"Simply surviving is not enough," he continues. "We want to become invincible, immortal and essentially demi-gods - at all costs and as our top priority. This deep-seated human longing is widely reflected in myths and legends, and popular culture: in the Faust story, for instance, and in Superman, and Bionic Woman. It is also reflected in many religions, where gods or goddesses are often seen as all-powerful and in essentially human form." Our drive to be everywhere, do and know everything, enjoy more power - and all accomplished with a minimum of effort and maximum of comfort - lies at the heart of our collective wanderlust. While airplanes are considered passable because they can take us most places, Marzano notes that if flying was less like cattle transport and more like what a bird experiences, it would be far closer to the ideal. And being beamed around Star Trek style, would, of course, be the ultimate.
And this trio of wishing to be superhuman, desiring omniscience and craving comfort is what drove once-giant clocks to became slim wristwatches, phones & audio systems to be crammed into smart gadgets and room-filling computers to be slipped into a stylish sleeve - all manifestations of this extremely long-legged trend of Miniaturization. "Many of the devices that we have created to exteriorize and expand our powers will make the journey back inside us - and become effectively re-interiorized," he adds. "But why are we driven in this way? Simplifying, I believe, exists because we want to survive, to attain the highest possible levels of comfort and freedom, and to make sense of the world. Today, the means may be different, but the goal of our activities is the same: Empowerment through comfort, freedom and simplicity."
- Lesley Scott
(images via Phillips; Lascaux cave painting via Wikipedia)
"Life can be a lot broader than that when you realize one simple thing, and that is that everything around us that we call life was made up by people who are no smarter than you, and you can build your own things, you can build your own life that other people can live in. So build a life. Don’t live one, build one."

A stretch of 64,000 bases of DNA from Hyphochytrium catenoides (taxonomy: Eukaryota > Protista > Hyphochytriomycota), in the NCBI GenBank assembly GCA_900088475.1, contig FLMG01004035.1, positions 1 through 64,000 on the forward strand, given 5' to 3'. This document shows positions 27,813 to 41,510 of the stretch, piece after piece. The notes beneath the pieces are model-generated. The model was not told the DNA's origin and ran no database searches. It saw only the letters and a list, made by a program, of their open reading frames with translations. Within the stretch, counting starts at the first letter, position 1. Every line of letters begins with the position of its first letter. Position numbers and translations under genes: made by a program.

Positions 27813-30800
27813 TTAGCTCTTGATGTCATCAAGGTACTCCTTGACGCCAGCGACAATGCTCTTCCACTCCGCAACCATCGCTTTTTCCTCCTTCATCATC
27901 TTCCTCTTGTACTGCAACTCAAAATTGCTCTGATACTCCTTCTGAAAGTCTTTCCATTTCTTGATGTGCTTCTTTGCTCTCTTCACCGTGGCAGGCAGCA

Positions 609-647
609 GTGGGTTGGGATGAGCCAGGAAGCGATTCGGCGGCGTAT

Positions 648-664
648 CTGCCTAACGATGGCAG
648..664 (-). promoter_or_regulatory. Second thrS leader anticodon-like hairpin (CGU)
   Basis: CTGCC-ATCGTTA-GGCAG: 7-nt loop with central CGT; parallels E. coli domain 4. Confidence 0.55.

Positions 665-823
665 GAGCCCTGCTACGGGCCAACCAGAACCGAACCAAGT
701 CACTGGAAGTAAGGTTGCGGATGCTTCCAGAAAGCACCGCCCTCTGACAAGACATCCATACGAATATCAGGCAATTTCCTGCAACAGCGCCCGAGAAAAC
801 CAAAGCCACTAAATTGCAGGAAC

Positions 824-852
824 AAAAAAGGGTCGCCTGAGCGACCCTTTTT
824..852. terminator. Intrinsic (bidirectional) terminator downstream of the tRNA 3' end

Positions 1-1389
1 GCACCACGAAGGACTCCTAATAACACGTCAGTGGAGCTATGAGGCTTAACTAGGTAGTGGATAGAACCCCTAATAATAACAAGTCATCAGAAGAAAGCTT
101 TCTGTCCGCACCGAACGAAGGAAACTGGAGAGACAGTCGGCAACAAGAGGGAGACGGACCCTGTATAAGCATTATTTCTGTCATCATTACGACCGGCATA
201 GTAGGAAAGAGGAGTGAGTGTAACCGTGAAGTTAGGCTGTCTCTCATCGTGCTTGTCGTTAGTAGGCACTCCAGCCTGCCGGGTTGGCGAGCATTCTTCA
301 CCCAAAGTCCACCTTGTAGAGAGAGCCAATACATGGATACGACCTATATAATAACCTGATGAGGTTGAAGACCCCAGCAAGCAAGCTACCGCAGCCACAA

The philosopher behind this bit o' wisdom is none other than Ashton Kutcher. I know, right?! However, in the spirit of not tossing the tool out with the crazed teen girls who wouldn't stop screaming during his surprisingly excellent acceptance speech at the 2013 Teen Choice Awards, I thought it would be fun to apply his insight to fashion.
By looking at how someone with flair to spare conceives of future fashion.
Like Australian artist and performer Onix Black, who is in her royal Cyberqueen incarnation here. "My vision is to inspire art and fashion into a new age of cyber elegance through the creation of iconic fashion and beauty images and video production," she explains. "I'm drawn to all things futuristic and I’m fascinated by beauty in all its forms. I create images that challenge concepts of beauty and fashion, that inspire progress into an age of futuristic grace, technology and style." (via)
Madonna. Catherine Zeta Jones. Jennifer Lopez. Sharon Stone. Jennifer Garner. Julia Roberts. Kate Winslet. Taylor Swift. Sarah Jessica Parker. Carrie Underwood. Mindy Kaling. J. Lo. Christina Hendricks. Taylor Swift. Katy Perry. Helen Mirren. Halle Berry. Brooke Shields. Jane Krakowski. Kate Winslet. Kelly Osbourne. Queen Latifah... Besides being gorgeous, what do these lovelies all have in common? A love of a glamorous Badgley Mischka evening dress that's a fab fit, whether you're a Hollywood award-winner, society bride, presidential daughter or one of the fabulous femme fatales that inspired Mark Badgley and James Mischka for their Fall/Winter runway collection.
"A paradox of the cool surface and the inner fire," notes Badgley. “Our style harks back to the glamorous Hollywood of the Forties," adds Mischka. As do their fine fabrics and excellent craftsmanship...which tend to be a footnote in fashion history all-too-often these days. While their designs typically include luxe touches and details, the overall silhouette is simple, streamlined and elegant - very retro glam but with fash-forward flair.
And yes, black is always a failsafe choice for evening, but it's fun to step out after dark in color, if nothing else to stand out in a sea of black-black-black. White is a surprisingly stylish choice as is bright lipstick red. I love the retro elegance and curve-flattering draping of the sapphire gown (below, far right) with its beaded overlay. And if you're ready to pull out all the style stops, shimmy into the shimmery emerald number oozing with enough va-va-voom to pretty much guarantee you'll be the belle of the holiday ball.
- Lesley Scott
[Note: This was written in partnership with Badgley Mischka. The words and choice of dresses are mine.]